3. Forgiveness
Next comes forgiveness, another essential, inescapable aspect of inner healing. It can take years to feel forgiven for all the bad things we have thought, said and done. Furthermore, genuinely forgiving those who have hurt us can be equally difficult.

This process is facilitated by being honest with those who have hurt us, forgiving them, and working towards reconciliation, if possible. We can also apologise to those we have hurt, asking them to forgive us.

If those involved are no longer available, all this can still be done through honest prayer.

4. Emotional healing
Free-will, honesty and forgiveness help us to take responsibility for fostering the long-term healing God offers. We can do this by:

  • Being honest with ourselves, others and God
  • Developing insight into ourselves and our behaviour
  • Praying simply and honestly, as children do
  • Learning from experience
  • Learning from books
  • Learning from good role-models
  • Offering healthy, honest, equal, loving relationships to everyone

As we change and grow, we can slowly be healed in mind, heart and soul over the course of our lifetime. Gradually our thinking, speech and behaviour become more honest, more loving, and more genuinely aligned with God’s will for us, progressively promoting our emotional healing.

Conclusion
Through reflecting on the role of free-will, honesty and forgiveness in the process of emotional healing, I have come to see these four concepts as being essentially indivisible. Thus, as we freely choose to become more honest, more forgiving, and more Christ-like, we are slowly healed in mind, heart and soul.

I want your will to be done, not mine (Luke 22:42; NLT).


References

1. Accept, I beseech thee, the free-will offerings of my mouth, O Lord (Psalm 119:108; WEB).

2. You desire honesty from the womb (Psalm 51:6; NLT).

We will speak the truth in love, growing in every way more and more like Christ (Ephesians 4:15; NLT).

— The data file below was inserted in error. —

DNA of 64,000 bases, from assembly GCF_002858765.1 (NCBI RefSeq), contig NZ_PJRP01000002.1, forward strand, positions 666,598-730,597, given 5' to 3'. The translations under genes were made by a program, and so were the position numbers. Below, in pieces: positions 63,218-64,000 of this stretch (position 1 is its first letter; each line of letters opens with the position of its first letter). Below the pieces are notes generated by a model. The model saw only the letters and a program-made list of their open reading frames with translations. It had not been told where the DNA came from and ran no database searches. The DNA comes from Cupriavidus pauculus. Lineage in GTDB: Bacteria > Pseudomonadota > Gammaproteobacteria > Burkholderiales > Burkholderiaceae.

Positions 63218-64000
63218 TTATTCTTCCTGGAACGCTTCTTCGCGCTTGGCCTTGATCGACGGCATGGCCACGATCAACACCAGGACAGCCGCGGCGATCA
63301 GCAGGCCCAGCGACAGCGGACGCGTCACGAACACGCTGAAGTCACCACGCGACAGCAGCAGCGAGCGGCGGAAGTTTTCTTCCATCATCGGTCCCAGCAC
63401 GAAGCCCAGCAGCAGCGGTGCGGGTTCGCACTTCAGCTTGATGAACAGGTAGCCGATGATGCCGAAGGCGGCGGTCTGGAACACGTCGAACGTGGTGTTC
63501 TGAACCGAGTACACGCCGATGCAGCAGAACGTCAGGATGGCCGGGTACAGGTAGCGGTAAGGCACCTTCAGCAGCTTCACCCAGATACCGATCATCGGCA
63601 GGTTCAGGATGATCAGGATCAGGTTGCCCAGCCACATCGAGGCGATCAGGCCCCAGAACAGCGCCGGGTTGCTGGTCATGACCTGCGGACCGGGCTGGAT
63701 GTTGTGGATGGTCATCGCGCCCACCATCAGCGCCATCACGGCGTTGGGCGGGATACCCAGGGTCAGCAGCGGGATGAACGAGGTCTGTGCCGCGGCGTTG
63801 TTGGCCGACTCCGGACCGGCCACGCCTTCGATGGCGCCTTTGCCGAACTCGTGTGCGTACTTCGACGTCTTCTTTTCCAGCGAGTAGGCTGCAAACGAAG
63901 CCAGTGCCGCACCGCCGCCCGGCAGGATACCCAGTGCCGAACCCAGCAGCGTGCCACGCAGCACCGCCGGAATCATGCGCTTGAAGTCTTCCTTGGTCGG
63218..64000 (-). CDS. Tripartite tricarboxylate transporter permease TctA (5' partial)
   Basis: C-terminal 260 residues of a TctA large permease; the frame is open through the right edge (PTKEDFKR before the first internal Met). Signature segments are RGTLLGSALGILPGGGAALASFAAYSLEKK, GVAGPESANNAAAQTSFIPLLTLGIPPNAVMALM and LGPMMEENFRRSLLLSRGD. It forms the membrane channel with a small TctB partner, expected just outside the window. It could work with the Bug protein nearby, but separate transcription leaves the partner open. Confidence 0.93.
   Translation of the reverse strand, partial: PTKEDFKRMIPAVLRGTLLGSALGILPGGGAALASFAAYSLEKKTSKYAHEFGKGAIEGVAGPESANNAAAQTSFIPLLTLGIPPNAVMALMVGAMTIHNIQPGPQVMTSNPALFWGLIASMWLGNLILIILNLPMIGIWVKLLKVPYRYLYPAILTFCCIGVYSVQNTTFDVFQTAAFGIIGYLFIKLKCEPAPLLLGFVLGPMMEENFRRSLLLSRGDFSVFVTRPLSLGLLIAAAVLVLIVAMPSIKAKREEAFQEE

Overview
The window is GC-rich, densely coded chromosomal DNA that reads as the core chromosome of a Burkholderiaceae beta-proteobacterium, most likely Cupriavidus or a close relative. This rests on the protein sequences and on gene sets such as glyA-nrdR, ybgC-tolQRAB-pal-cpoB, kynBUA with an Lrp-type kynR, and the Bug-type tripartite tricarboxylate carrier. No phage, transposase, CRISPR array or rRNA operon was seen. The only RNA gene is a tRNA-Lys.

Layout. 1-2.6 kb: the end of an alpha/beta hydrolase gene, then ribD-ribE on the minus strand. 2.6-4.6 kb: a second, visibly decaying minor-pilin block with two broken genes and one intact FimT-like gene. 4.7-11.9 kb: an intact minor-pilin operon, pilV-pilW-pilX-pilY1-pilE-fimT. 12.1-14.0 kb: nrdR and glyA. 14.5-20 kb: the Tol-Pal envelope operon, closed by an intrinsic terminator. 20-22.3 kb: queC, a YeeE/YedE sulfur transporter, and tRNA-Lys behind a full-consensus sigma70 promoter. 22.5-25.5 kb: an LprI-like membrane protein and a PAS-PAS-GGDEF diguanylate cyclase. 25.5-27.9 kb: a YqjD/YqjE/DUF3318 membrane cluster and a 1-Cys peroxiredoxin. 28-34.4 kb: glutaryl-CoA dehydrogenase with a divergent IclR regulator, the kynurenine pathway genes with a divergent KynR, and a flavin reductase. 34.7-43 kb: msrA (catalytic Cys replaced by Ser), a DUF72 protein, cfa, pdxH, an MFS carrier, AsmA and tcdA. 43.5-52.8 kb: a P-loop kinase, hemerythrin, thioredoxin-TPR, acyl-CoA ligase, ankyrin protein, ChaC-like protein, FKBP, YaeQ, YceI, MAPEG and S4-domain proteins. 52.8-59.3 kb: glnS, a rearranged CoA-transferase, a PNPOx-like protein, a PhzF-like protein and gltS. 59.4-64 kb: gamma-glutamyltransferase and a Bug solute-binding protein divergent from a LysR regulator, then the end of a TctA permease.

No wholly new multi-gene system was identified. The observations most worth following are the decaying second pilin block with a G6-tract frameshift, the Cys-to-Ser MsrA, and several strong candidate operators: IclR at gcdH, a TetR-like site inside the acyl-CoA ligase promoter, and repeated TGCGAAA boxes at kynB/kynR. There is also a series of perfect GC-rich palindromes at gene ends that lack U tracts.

3. Forgive us our sinsas we forgive those who sin against us (Luke 11:4; NLT). 

4. I am the Lord who heals you (Exodus 15:26; NLT).

In your relationships with one another, have the same mindset as Christ Jesus (Philippians 2:5; NIV).

The Lord – who is the Spirit – makes us more and more like him as we are changed into his glorious image (2 Corinthians 3:18; NLT). 

8.9.22: Starting afresh

Today is my 70th birthday, and it marks a fresh start here on my blog, as outlined yesterday (https://wp.me/p45bCr-cbb). From today, until a review in one month’s time, I will be sharing much more directly what God gives me, without trying to shape it into poetry or articles. Instead, my blogs will take the form of an honest daily, spiritual diary.

Hopefully, this change will enable me to continue communicating with you, whilst reducing my workload appropriately as my health deteriorates. Introducing this change is exciting, and makes me feel much more optimistic about the future, no matter what it may hold. So, here is the first entry in my new spiritual diary.

Then Jacob awoke from his sleep and said, “Surely the Lord is in this place, and I wasn’t even aware of it!” (Genesis 28:16; NLT).

Lord, please help me to remember that I live in your presence. I want to be conscious of your nearness, day and night.

As I get older, you’re slowly revealing the contents of my unconscious mind. Please help me to learn from all you show me. Thank you for everything you bring out of my inner darkness. By the time I die, I want to have discovered, faced and accepted as many as possible of the treasures hidden there, however challenging this process may be.

Help me to shine as a beacon of your love wherever I am and in all circumstances, confident that everything is just as you wish it to be. May I learn from all I experience.

Lord, my life here is an exile and a pilgrimage. Whatever happens, please help me to keep on heading back home to you, whilst doing what I can to serve those I encounter along the way. Thank you for taking care of everything else.

I ask all this in your dear Son’s name. Amen.

I will give you the treasures of darkness and riches from secret places so that you may know that I am the Lord (Isaiah 45:3; CSB).

He reveals deep and mysterious things and knows what lies hidden in darkness (Daniel 2:22; NLT).

What is the Kingdom of God like?

Context: After posting yesterday’s prayer (https://wp.me/p45bCr-c36), I saw that the image of the wolf lying down with the lamb is a wonderful way of representing the revolutionary quality of relationships in the Kingdom of God (Isaiah 11:6-9; NIV).

This radically new way of living is characterised by treating everyone with love, regardless of how they behave towards us. We all have the potential to live like this, because God’s Kingdom is present within everyone (Luke 17:20-21; NKJV). Jesus lived as a citizen of God’s Kingdom on earth, and we, too, as individuals, can work towards the same goal.

However, for the Kingdom of God to hold sway throughout the whole world, we must all overcome the temptation to judge, reject, hurt, hate and destroy others. This applies to every person, family, group, denomination, caste, sect, class, tribe, religion and nation.